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UPDATE | Bainbridge Island mourns passing of legendary teacher, mentor and author
It can be extremely difficult to summarize one dedicated man’s importance to his community.
In the case of Bainbridge Island’s Bob McAllister, it is impossible.
How do you briefly describe to the perhaps uninformed the impact of a teacher who, by his own students’ admissions, positively affected nearly everyone he came in touch with?
How do you break down the importance of a loving father? Of a husband? A friend?
McAllister, a Bainbridge Island teacher, poet, performer, carpenter and Island Treasure, passed away at his home on Bainbridge on Monday, Aug. 18. He was 73.
He moved to the island in 1968, and taught English and drama at Bainbridge High School for 35 years. During that time, he produced more than a hundred stage productions, averaging two a year.
McAllister also taught English and communications at Olympic College, and volunteered as a set-builder for Bainbridge Performing Arts.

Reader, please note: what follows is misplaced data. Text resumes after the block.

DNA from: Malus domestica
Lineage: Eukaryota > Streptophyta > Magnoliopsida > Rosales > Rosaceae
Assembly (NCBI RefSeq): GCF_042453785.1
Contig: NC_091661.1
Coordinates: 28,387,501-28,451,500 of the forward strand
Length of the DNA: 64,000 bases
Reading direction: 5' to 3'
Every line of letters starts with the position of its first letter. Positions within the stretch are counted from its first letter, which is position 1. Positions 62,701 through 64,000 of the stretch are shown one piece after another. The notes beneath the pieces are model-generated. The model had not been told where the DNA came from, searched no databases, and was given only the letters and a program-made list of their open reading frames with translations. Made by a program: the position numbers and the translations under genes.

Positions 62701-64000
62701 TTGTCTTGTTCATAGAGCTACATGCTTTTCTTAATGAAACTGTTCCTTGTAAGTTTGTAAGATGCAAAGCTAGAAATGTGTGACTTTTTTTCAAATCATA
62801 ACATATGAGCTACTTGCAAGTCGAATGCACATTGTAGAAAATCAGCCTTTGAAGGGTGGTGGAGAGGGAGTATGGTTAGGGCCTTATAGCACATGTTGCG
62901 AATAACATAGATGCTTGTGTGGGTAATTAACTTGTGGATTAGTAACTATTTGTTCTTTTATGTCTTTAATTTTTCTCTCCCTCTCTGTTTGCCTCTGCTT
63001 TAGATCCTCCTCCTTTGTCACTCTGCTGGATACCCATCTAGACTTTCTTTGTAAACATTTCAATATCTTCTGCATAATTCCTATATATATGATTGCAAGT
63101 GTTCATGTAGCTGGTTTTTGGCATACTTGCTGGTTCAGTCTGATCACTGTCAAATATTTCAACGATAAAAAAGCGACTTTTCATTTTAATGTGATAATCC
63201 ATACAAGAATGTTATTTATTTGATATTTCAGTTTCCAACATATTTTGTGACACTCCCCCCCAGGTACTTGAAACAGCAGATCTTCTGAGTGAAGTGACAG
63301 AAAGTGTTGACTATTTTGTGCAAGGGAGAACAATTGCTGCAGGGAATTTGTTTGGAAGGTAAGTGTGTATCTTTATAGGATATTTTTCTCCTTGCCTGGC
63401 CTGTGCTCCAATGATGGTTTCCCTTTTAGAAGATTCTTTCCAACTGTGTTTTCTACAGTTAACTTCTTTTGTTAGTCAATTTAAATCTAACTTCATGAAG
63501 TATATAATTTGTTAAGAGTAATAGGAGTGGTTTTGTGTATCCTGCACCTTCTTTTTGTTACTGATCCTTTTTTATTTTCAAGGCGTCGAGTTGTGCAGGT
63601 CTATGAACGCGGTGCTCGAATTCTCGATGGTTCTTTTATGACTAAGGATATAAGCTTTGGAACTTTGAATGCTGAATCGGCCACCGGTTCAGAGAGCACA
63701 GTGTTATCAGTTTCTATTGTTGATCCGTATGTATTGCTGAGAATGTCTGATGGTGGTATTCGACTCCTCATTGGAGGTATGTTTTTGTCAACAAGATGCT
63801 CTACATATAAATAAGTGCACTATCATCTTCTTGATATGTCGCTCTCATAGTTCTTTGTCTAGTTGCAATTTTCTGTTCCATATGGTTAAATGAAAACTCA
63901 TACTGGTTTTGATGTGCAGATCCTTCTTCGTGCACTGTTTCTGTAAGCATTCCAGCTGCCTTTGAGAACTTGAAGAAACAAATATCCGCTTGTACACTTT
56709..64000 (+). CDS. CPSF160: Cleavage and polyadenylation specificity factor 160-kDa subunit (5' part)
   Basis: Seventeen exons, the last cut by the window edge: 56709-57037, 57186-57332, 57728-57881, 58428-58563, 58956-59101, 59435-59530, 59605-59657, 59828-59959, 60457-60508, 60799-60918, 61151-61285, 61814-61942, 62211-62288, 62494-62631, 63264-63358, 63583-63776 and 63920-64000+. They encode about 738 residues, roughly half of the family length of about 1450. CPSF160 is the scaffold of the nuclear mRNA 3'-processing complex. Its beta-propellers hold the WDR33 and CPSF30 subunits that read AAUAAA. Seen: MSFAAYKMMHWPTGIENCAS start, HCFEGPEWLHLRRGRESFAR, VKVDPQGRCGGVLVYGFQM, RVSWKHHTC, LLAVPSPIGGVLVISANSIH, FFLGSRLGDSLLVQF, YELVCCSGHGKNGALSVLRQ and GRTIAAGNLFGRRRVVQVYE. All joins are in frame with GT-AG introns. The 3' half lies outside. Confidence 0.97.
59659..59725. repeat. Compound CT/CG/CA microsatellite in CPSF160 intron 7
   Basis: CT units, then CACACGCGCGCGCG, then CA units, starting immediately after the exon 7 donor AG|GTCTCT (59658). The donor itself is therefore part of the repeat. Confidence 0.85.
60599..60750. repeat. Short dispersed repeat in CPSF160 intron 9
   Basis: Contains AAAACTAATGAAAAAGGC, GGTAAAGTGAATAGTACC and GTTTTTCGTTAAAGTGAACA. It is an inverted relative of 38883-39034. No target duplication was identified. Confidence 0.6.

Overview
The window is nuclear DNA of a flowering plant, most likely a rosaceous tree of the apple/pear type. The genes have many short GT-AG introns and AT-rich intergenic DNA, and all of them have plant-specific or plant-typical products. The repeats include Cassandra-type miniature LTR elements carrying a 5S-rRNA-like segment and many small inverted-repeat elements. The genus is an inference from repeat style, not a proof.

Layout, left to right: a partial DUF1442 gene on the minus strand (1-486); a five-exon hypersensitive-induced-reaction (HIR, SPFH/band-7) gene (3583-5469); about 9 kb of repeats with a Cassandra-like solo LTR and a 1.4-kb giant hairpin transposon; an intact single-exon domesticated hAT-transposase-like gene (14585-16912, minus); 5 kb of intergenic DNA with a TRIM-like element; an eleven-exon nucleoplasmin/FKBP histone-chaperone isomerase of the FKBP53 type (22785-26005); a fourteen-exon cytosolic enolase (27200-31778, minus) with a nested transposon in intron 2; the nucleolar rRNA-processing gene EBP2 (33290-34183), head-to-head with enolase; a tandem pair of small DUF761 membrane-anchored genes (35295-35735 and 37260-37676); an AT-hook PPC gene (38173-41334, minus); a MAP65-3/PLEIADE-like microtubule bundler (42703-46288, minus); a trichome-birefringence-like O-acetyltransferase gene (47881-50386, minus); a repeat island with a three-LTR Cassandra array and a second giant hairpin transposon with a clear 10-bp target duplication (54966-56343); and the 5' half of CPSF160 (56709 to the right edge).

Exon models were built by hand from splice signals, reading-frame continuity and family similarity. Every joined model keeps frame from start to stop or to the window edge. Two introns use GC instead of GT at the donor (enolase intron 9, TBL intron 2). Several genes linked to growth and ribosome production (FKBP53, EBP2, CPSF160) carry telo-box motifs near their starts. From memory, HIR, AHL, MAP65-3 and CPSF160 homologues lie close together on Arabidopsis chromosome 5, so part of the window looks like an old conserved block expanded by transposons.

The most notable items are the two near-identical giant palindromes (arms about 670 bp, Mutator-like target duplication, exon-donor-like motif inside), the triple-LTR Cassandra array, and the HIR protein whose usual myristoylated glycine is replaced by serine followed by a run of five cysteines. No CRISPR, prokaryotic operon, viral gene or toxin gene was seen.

He is survived by his wife, Merry, and his four daughters, Anna, Kristin, Heidi and Molly.
Within hours of breaking the initial news of McAllister’s death, the Review’s website and Facebook page were flooded with passionate reactions to his passing, reflecting in a way that no official tribute or obituary ever could, the surety of his legacy.
“Such an amazing man,” wrote Linda Jagger Jensen. “He was loved and will be truly missed. By so many. R.I.P. my friend.”
“He’s a huge part of why I decided to be a theatre major,” posted Tommie English. “He was amazing and I’m sad more students won’t get the opportunity to hear his stories.”